David Schaffer spent 26 years in the Federal government handling aviation issues. From 1978 to 1984, he was an attorney-advisor with the Civil Aeronautics Board (CAB) responsible for rulemaking and litigation involving consumer protection, small community air service, and international aviation issues.
From 1984 until 2004, he held various positions with the Aviation Subcommittee of the U.S. House of Representatives. From 1995 to 2004, he was the Staff Director and Senior Counsel of that Subcommittee. While there, he was responsible for, among other things, legislation involving aviation safety, aviation security, airline competition, international air service, Airport Improvement Program, air traffic control modernization, war risk insurance, FAA reform, and for oversight of the FAA and NTSB. He played a key role in the formulation of the Aviation Investment and Reform Act for the 21st Century (AIR 21), Vision 100 – Century of Aviation Reauthorization Act, Federal Aviation Authorization Act of 1996, Aviation Medical Assistance Act, Pilot Records Improvement Act, Aviation Disaster Family Assistance Act, and the Aviation and Transportation Security Act (ATSA), among others.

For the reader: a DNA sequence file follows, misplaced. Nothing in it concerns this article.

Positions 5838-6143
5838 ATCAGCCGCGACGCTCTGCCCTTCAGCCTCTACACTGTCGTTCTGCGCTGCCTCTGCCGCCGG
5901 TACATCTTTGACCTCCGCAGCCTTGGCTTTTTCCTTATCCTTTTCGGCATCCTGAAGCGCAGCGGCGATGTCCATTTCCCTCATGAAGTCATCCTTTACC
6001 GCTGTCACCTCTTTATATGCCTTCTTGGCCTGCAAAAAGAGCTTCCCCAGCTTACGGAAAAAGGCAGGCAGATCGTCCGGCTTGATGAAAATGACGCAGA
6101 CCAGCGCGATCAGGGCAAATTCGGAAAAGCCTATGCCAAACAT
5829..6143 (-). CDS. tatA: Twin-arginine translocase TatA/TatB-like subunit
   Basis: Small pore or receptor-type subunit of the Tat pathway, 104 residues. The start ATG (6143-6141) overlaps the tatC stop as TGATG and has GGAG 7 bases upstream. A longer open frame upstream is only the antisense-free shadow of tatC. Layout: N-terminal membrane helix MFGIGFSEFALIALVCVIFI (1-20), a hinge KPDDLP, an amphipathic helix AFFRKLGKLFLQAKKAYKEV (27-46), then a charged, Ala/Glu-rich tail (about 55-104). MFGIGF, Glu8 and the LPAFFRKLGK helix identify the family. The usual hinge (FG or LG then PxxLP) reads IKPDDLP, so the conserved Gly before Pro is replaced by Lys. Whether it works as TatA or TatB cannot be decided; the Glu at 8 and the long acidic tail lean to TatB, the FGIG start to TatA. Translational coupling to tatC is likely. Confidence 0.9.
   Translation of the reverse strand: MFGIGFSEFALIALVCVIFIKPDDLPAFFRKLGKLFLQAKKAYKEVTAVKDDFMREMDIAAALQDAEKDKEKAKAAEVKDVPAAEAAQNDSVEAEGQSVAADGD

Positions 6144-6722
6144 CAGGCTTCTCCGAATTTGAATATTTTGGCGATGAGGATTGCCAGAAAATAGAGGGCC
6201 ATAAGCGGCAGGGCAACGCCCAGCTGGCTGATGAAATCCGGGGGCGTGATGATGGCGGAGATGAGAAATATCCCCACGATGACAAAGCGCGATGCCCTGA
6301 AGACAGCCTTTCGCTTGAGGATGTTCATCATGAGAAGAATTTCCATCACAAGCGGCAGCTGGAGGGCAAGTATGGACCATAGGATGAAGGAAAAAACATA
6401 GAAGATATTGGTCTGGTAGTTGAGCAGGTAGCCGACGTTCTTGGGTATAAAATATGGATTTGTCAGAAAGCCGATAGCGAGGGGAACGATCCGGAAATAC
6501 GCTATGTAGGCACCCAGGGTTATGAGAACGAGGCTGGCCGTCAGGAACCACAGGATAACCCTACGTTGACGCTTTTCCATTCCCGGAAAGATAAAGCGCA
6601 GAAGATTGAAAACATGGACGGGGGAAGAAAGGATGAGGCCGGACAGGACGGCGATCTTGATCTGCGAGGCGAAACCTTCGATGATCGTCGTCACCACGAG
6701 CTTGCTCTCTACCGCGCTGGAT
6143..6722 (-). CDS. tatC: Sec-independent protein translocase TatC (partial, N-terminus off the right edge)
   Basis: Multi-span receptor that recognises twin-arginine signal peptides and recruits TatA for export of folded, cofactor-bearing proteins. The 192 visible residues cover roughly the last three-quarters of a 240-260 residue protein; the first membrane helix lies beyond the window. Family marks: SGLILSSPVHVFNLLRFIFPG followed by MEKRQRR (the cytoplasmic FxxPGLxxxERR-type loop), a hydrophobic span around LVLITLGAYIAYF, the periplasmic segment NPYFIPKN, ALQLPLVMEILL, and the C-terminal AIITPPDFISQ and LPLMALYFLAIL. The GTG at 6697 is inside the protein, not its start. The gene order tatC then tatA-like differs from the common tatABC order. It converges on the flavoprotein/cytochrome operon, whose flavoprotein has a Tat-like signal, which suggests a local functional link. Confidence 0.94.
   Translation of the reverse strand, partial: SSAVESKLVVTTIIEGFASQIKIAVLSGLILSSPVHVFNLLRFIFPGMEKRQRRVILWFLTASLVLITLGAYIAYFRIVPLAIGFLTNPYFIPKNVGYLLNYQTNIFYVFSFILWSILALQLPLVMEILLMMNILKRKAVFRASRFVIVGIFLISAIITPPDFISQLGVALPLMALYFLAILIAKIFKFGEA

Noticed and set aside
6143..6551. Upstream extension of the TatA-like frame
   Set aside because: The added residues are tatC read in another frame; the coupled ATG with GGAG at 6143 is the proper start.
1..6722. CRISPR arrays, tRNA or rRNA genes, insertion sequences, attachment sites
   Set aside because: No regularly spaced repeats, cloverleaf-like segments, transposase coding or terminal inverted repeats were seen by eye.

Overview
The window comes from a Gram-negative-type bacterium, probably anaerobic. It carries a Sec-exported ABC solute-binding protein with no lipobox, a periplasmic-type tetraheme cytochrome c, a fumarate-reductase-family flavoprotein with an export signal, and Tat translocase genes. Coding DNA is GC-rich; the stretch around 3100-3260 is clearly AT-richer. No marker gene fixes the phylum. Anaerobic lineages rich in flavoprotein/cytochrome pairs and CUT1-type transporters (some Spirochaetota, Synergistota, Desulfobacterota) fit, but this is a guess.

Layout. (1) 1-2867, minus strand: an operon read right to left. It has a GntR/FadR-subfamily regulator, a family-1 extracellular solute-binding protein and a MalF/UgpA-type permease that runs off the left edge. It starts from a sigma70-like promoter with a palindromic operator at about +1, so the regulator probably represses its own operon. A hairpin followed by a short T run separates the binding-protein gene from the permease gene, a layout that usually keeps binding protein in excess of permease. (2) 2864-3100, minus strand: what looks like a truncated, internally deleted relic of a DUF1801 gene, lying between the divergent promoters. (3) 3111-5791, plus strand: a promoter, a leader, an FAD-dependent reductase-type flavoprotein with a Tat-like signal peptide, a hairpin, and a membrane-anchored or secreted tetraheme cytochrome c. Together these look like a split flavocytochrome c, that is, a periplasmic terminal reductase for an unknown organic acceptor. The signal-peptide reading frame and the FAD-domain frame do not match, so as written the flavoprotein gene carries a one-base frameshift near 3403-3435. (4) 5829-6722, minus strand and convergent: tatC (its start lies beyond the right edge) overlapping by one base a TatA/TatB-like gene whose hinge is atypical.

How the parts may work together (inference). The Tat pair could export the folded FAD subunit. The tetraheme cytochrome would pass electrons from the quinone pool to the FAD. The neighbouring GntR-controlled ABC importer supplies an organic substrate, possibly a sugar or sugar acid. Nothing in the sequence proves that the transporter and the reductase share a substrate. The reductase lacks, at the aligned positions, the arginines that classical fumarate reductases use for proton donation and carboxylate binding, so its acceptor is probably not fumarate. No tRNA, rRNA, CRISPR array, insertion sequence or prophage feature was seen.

Since 2004, he has been engaged in private practice representing clients before Congress and Federal transportation agencies and providing consulting services to various Federal agencies.
David was born in Rhode Island and graduated from Colgate University and Boston University School of Law.